MDEQ officials told InsideClimate News they will now re-examine reports Enbridge filed after conducting similar tests on two other sections of the line. The new pipeline is supposed to replace Line 6B, which ruptured in 2010 and poured more than a million gallons of heavy Canadian crude oil into the Kalamazoo River.
The reports are important because the agency relies on pipeline operators to follow regulations and to inform officials when things go wrong. Enbridge violated that trust, the state said, when it failed to abide by at least 11 terms of the permit that allowed the company to conduct the test. The violations included not having a qualified operator at the site to supervise the procedure and not properly analyzing the water it put back into the creek.
Note: More evidence that Obama’s Climate Action Plan is sure to take us over the climate and ecological cliff. As always, the devil is in the details (although they were also plenty apparent in the rhetoric of Obama’s speech).
-The GJEP Team
By Steve Horn, June 25, 2013. Source: DeSmog Blog
Last week, the U.S. Environmental Protection Agency (EPA) kicked the can down the road on a key study designated to examine the connection between hydraulic fracturing (“fracking”) and groundwater contamination in Pavillion, Wyoming.
A study originally scheduled for release in 2014 and featured in Josh Fox’s “Gasland 2,” it will not be complete until 2016 in a move that appears to be purely politically calculated by the Obama Administration, akin to the EPA’s dropped and censored groundwater contamination study in Weatherford, TX.
Now, just days later, a damning study conducted by Duke University researchers published in the Proceedings of the National Academy of Sciences again links shale gas fracking to groundwater contamination. The Duke researchers did so by testing samples of 141 drinking water samples of Pennsylvania’s portion of the Marcellus Shale basin.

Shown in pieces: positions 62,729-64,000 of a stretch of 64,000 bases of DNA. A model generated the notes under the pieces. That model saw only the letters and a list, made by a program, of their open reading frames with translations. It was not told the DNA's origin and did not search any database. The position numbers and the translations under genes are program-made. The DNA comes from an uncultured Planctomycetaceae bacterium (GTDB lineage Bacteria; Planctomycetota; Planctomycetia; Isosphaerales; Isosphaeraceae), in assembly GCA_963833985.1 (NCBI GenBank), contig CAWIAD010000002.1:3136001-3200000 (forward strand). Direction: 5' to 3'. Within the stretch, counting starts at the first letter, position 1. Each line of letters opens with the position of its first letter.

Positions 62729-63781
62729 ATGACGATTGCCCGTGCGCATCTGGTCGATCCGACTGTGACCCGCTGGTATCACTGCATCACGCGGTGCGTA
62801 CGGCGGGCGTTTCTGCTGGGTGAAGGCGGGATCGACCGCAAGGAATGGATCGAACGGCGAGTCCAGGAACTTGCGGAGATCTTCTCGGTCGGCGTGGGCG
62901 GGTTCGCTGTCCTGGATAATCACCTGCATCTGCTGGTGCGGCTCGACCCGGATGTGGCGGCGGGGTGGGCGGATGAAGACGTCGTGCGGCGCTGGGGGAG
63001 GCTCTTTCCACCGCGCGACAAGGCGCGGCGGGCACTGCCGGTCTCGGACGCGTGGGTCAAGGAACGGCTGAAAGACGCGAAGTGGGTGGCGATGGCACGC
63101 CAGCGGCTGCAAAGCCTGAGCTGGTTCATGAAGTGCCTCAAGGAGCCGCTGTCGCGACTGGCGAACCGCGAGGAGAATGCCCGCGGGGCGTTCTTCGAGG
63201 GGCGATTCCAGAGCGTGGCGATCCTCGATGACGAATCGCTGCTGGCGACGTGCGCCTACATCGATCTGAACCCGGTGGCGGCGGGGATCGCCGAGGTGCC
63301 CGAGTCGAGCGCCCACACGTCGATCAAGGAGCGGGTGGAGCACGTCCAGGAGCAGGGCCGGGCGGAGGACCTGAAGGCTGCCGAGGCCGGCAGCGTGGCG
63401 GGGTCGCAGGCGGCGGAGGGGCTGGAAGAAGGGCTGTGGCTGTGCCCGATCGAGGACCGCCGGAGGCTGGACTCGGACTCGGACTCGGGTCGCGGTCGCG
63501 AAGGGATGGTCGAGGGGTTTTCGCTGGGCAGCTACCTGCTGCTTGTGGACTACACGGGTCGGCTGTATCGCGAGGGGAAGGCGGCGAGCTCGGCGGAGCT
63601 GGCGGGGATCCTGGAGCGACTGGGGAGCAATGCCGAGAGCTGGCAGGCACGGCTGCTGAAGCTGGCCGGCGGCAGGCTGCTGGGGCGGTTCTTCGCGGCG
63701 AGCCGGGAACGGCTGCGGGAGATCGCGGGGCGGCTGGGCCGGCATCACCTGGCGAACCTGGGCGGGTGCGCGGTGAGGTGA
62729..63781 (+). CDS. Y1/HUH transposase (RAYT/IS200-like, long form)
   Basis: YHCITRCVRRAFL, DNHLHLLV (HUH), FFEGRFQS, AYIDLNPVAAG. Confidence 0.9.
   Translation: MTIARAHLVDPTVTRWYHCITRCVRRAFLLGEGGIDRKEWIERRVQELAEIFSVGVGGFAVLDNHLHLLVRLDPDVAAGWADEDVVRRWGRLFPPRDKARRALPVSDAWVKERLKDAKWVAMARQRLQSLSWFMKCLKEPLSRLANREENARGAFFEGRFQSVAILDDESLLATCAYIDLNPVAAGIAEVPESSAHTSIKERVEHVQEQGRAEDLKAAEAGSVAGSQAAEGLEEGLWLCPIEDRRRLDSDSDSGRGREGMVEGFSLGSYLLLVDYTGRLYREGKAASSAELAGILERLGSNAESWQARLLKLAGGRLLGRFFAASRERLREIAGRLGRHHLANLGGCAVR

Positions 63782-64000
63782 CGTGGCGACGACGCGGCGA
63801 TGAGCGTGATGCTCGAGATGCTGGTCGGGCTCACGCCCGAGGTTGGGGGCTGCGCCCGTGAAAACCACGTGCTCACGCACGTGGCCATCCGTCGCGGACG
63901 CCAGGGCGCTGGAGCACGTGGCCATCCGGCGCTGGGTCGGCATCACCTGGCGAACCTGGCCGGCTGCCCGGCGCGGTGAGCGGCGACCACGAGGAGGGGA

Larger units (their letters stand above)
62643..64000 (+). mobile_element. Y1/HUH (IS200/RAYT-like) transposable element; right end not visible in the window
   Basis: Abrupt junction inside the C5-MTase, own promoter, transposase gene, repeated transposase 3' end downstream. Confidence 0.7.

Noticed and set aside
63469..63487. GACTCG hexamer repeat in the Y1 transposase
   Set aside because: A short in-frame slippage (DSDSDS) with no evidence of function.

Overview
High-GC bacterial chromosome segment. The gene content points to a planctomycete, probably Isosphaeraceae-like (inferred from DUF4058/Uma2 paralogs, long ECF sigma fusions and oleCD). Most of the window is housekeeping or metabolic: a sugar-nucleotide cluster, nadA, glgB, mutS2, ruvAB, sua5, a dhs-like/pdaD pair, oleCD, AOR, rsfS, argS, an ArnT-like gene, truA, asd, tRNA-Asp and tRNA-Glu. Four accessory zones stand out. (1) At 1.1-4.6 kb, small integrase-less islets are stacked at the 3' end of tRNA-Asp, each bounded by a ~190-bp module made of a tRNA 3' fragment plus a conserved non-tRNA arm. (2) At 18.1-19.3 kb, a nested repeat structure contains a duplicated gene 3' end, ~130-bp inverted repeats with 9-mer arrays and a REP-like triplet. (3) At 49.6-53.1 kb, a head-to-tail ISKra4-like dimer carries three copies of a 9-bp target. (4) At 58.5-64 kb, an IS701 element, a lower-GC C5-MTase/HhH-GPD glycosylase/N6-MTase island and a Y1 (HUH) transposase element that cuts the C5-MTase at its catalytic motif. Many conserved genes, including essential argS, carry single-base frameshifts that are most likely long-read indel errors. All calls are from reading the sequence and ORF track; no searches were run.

By Tim Fenster, March 28, 2013. Source: Watertown Daily Times
Roughly 30 years after contaminants from local industrial operations caused the state Department of Health to issue a warning against eating fish from the Grasse River, two settlements have been reached to help correct the damage that was caused to both local fisheries and the St. Regis Mohawk Tribe’s heritage.
Tribal officials announced they have reached a $19.4 million settlement with Alcoa, Inc. and the Reynolds Metals Co. for the damage caused by contaminants released by the aluminum manufacturers’ Massena operations since the 1950s. Combined with $1.8 million from a 2011 bankruptcy settlement from General Motors, the two settlements will provide more than $21 million toward restoring local fisheries, protecting the environment and working to restore aspects of Mohawk Indian heritage that were affected by the decades-long fishing ban.
Approximately $8.4 million of the settlement funds will support traditional Mohawk cultural practices, such as apprenticeships on Mohawk language and traditional teachings, youth outdoor education programs and horticulture programs for medicine, healing and nutrition.
“The majority of the funds going to the tribe will be used to restore our relations with nature. Due to the contamination, a lot of our relations to nature have been lost,” said Barbara Tarbell, natural resource damage assessment program manager for the Mohawks.
By James F. McCarty, February 28, 2013. Source: Cleveland.com
Benedict Lupo is the owner of Hardrock Excavating and D&L Energy, which operates numerous fracking wells in Ohio, Pennsylvania and New York. Photo: AP
A federal grand jury returned an indictment against the owner of an oil and gas drilling company on Thursday, charging him with violating the Clean Water Act by dumping more than 20,000 gallons of fracking waste into a river in Youngstown.
In addition to the charges against Benedict Lupo, 62, of Poland, Ohio, the grand jury also returned Clean Water Act indictments against Lupo’s company, Hardrock Excavating, and an employee of the company, Michael Guesman, 34, of Cortland.
Guesman previously told federal agents that on Jan. 31 he dumped a toxic stew of drilling mud containing salt-water, crude oil and several hazardous pollutants, including benzene and toluene, into a storm drain that emptied into a tributary of the Mahoning River, according to a court document. The employee said he was acting on Lupo’s orders.